Pontiac Airpark closes

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Allyson Beauregard

MUNICIPALITY OF PONTIAC – Twelve years after initially starting his project, André Durocher, the mastermind behind the Pontiac Airpark, recently announced that he has ended the project.
Durocher had hoped to create a fly-in
community which would feature a number of

Allyson Beauregard

MUNICIPALITY OF PONTIAC – Twelve years after initially starting his project, André Durocher, the mastermind behind the Pontiac Airpark, recently announced that he has ended the project.
Durocher had hoped to create a fly-in
community which would feature a number of
residential lots, a club house, and a seaplane base on the Ottawa River in addition to the two
runways already installed at the location; people could build their homes on the project and park their planes in their own hangers next to their houses. “There were sixty residential lots available, but unfortunately, in twelve years I have sold only one lot,” Durocher told the Journal. “In the United States, they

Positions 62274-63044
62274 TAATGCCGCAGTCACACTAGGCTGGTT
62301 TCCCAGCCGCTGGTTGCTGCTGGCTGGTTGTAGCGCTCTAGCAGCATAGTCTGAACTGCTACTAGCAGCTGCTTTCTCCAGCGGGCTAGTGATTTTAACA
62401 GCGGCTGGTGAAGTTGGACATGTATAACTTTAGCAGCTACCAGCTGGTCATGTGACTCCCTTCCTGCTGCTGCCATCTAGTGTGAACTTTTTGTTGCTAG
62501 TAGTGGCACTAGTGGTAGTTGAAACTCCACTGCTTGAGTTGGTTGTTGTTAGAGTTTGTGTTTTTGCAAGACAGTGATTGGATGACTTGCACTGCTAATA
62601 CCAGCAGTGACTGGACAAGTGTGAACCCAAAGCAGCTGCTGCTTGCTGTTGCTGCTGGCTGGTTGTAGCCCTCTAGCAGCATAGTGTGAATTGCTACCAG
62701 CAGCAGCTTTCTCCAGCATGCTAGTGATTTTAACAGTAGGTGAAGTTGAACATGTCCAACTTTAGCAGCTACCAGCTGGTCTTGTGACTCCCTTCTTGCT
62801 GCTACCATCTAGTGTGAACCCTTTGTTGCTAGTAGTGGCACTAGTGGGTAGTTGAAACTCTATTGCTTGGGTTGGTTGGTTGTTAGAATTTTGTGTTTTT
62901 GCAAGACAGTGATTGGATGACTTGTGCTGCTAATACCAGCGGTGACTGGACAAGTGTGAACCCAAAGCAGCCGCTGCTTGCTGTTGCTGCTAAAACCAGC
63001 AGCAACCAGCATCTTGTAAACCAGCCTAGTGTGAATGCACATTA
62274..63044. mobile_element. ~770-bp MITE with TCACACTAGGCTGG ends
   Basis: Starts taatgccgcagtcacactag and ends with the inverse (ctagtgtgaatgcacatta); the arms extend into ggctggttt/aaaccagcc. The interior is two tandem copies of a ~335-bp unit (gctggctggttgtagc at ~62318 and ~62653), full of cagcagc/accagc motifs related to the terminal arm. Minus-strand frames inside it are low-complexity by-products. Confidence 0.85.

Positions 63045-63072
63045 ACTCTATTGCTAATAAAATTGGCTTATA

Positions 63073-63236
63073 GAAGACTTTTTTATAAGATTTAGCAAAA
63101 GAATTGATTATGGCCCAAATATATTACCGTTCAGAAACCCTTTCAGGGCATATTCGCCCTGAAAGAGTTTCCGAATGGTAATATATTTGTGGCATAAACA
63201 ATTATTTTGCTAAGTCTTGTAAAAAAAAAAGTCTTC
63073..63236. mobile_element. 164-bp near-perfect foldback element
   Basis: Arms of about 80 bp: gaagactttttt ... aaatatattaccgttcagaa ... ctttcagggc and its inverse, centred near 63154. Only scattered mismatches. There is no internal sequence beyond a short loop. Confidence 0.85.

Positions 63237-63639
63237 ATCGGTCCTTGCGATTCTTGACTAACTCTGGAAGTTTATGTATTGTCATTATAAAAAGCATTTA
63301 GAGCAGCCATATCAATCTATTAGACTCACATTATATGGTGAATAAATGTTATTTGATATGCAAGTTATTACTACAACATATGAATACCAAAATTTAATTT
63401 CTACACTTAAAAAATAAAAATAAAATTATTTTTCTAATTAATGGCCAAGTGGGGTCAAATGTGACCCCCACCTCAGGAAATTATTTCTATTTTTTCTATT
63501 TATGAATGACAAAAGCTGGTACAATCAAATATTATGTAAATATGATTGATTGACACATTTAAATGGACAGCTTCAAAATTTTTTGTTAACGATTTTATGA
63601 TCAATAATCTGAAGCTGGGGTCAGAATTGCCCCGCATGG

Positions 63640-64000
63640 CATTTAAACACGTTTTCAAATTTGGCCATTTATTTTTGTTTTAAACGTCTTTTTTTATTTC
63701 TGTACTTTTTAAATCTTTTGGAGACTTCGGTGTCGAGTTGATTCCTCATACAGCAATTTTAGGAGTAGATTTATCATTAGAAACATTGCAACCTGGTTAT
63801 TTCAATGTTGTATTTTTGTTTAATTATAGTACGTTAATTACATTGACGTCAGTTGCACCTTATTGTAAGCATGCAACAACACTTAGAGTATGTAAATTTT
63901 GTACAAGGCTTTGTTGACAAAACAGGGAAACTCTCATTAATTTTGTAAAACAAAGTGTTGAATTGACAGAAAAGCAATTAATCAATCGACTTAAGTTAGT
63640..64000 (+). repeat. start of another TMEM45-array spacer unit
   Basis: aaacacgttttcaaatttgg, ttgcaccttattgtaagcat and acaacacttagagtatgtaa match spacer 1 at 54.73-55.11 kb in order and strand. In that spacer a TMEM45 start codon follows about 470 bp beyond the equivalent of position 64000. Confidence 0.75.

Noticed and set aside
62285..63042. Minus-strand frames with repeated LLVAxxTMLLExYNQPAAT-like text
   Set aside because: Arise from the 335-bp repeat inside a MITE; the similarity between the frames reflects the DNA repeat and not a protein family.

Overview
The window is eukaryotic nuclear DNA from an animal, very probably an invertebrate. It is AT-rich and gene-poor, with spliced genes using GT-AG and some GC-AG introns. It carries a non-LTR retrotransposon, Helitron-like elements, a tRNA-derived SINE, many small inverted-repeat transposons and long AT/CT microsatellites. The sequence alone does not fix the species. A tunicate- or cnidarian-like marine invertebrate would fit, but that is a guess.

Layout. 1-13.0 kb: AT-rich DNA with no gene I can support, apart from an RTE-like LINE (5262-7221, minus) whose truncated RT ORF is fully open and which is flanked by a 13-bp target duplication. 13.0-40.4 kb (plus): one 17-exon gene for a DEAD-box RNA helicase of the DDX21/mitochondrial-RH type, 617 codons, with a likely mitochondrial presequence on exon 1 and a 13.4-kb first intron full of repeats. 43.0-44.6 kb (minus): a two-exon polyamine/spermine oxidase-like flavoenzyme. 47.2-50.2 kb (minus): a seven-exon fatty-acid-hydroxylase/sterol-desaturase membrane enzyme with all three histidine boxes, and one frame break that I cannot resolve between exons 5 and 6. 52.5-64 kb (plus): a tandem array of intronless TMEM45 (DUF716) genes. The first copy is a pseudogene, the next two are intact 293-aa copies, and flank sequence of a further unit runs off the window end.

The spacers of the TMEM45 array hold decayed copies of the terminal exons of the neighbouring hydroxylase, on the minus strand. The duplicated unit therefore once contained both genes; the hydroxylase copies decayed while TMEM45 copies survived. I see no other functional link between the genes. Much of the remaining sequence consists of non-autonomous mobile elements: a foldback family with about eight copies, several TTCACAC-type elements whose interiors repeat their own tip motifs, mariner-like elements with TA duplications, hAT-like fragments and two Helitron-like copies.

have 800-900 of these communities,” he continued, noting that there is an airplane community in Lachute, Quebec.   
The two perpendicular runways were installed in 2011, followed by water aerodrome facilities for floatplanes. In 2012, a parcel of land to the north of the Airpark was acquired; this became the Elevage Fabie equestrian facility, which opened in the fall of 2012. Another 130 acres of land west of the project were purchased in March 2012, and in February 2013, seven more parcels of land, previously belonging to the Canadian Pacific Railway line, were acquired.
The approximate 250 acres of land the Airpark was intended to occupy has already been sold; Durocher believes the new owner will “do nothing but sit on it and
wait”, keeping it as an
investment for the future.